House Calls

  1. Gardasil's European tour off to a rocky start

    by Dr. Alan Inglis

    It's nice to know that there's a government out there that takes drug risks seriously… that puts the health of its citizens above the profits of Big Pharma.

    It's just too bad it's not our government.

    Spanish authorities recently recalled the cervical cancer vaccine Gardasil after two girls had to be hospitalized shortly after getting injections. As I'm writing this, one of the girls is still in intensive care.

    The Spanish government acted quickly pulling 76,000 doses out of circulation – and that's after just two girls became ill. By contrast, our FDA admitted that by June 30, 2008 is had already received 20 reports of girls who died after being administered Gardasil. Those are old figures that have undoubtedly increased – but, according to the FDA Web site, "FDA and CDC continue to find that the benefits of Gardasil outweigh the risks."

    That's our government… but before you start looking into buying a villa in Spain, I should point out that the two Spanish girls who were hospitalized were vaccinated under a government-sponsored program that was promoting Gardasil.

    Why anyone would want to unleash this vaccine on their citizens is beyond me. While Gardasil has been linked to several deaths, girls also have had seizures and other neurological problems after receiving the vaccine.

    And what everyone seems to forget is that, even before Gardasil became the new sliced bread, Pap smear screening in Western countries had already significantly reduced cervical cancer deaths.

    I, for one, am glad to know that tens of thousands of Spanish girls will not be subjected to this medication. Maybe next we can focus on keeping American girls safe, too.

  2. Straighten out your wrinkles with these natural cures

    by Dr. Alan Inglis

    You've heard me talk about how free radicals can attack your vision and cause inflammation throughout your body. Well, those free radicals hurt more than just your heart and eyes. They can also do a lot of damage to your skin.

    When that happens, it can cause wrinkling, age spots, roughness, and scaling. But it doesn't have to stay that way. In fact, it doesn't have to happen at all.

    In one particular study, researchers investigated how free radical damage could be prevented or reversed in patients who took antioxidants. Antioxidants actually neutralize free radicals and reduce the oxidative damage they can cause.

    In this study, the researchers monitored 39 volunteers with healthy, normal skin, dividing them into three groups. The first group received a supplement of antioxidant carotenoids, including lycopene (3 mg), lutein (3 mg), beta-carotene (4.8 mg), vitamin E (10 mg), and selenium (75 mcg) every day. Group two received a slightly different mixture of lycopene (6 mg), beta-carotene (4.8 mg), vitamin E (10 mg), and selenium (75 mcg). Group three received only a placebo.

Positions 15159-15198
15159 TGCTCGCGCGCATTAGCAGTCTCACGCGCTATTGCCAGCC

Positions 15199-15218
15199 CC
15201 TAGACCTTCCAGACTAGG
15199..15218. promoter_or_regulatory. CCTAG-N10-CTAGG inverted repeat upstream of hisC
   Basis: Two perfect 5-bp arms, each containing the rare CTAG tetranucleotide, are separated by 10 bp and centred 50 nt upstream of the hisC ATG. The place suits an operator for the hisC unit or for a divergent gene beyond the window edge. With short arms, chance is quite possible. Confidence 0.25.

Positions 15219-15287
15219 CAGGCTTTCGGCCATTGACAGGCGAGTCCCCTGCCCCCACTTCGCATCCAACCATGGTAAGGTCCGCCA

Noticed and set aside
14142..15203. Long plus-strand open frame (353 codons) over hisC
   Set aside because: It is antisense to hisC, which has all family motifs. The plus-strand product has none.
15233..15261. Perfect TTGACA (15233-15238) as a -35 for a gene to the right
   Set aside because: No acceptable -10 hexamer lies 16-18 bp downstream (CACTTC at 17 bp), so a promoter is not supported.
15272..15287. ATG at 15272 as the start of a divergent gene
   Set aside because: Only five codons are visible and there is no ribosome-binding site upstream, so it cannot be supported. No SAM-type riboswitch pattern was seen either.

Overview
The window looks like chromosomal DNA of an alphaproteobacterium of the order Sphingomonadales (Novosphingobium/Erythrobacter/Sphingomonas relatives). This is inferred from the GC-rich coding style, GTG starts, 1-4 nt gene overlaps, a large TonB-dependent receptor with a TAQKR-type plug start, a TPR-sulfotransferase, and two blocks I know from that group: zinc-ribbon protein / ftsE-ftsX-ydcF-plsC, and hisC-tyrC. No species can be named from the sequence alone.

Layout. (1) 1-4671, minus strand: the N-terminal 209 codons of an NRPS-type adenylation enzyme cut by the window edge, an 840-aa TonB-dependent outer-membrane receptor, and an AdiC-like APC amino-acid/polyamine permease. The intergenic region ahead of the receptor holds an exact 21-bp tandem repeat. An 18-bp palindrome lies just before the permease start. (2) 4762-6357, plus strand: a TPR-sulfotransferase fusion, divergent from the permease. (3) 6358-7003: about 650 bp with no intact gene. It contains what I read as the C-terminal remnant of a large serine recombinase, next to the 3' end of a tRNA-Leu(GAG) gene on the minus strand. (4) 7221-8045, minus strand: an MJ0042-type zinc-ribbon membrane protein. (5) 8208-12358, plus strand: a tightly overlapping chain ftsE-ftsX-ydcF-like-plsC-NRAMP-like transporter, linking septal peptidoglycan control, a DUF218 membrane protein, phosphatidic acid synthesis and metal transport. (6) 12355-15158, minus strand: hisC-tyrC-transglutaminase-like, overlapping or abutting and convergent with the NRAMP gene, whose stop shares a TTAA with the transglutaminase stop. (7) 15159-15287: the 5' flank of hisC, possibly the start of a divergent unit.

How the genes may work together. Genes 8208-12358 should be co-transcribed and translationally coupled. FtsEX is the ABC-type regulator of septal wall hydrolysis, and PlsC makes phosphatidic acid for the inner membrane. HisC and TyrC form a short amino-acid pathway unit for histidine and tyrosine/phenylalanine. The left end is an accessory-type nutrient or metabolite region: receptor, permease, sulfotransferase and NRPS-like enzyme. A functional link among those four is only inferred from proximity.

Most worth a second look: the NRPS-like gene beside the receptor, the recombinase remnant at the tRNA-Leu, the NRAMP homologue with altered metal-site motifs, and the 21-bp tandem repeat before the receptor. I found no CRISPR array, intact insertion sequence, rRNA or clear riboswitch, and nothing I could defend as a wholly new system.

By the end of the study, the groups taking the antioxidants had seen a significant improvement in their skin, including less roughness and scaling. The placebo group, on the other hand, didn't see any improvement.

    If you want to go the whole-food route, you can load up on the antioxidants used in the study by eating tomatoes, peppers, carrots, broccoli, cabbage and kale.

    Unfortunately, most of us just don't get enough antioxidants from food sources. So make sure you're taking a multivitamin with about 200 to 400 units of vitamin E with mixed tocopherols, 250 mg of vitamin C, and at least 5,000 units of beta- carotene with mixed carotenoids.

  3. Banning popular painkillers proving to be an ugly process

    An FDA panel recently recommended that the painkillers Darvon and Darvocet be pulled from the market. And it's about time.
  4. Good news, bad news with new online salmonella resource

    The FDA has created a pretty useful online tool where you can see exactly which products have been recalled because of the salmonella scare.
  5. Steroid inhalers not a breath of fresh air for asthmatic kids

    A recent study from the University of Leicester in England reexamined the protocol at many hospitals, where children who are admitted with sudden wheezing attacks often are given steroid inhalers.
  6. Keeping your brain sharp may be easier than you think

    You can get a sneak peek at an elderly person's future mental health if you know something about their lifestyle, outlook and exercise habits.
  7. Air Force policy gives wings to alternative health treatment

    The Air Force announced recently that it is going to train more doctors to use acupuncture to treat injuries in the field.
  8. The secret weapon against breast cancer

    If you're a woman who has been diagnosed with breast cancer, all the more reason to have your vitamin-D level checked: research suggests a link between low levels and recurrence of, or death from, the cancer.
  9. FDA helped unleash salmonella-laced peanuts on public

    The FDA played a larger role than we thought in allowing a salmonella outbreak to sweep through the nation, sickening hundreds and possibly killing 8 people.

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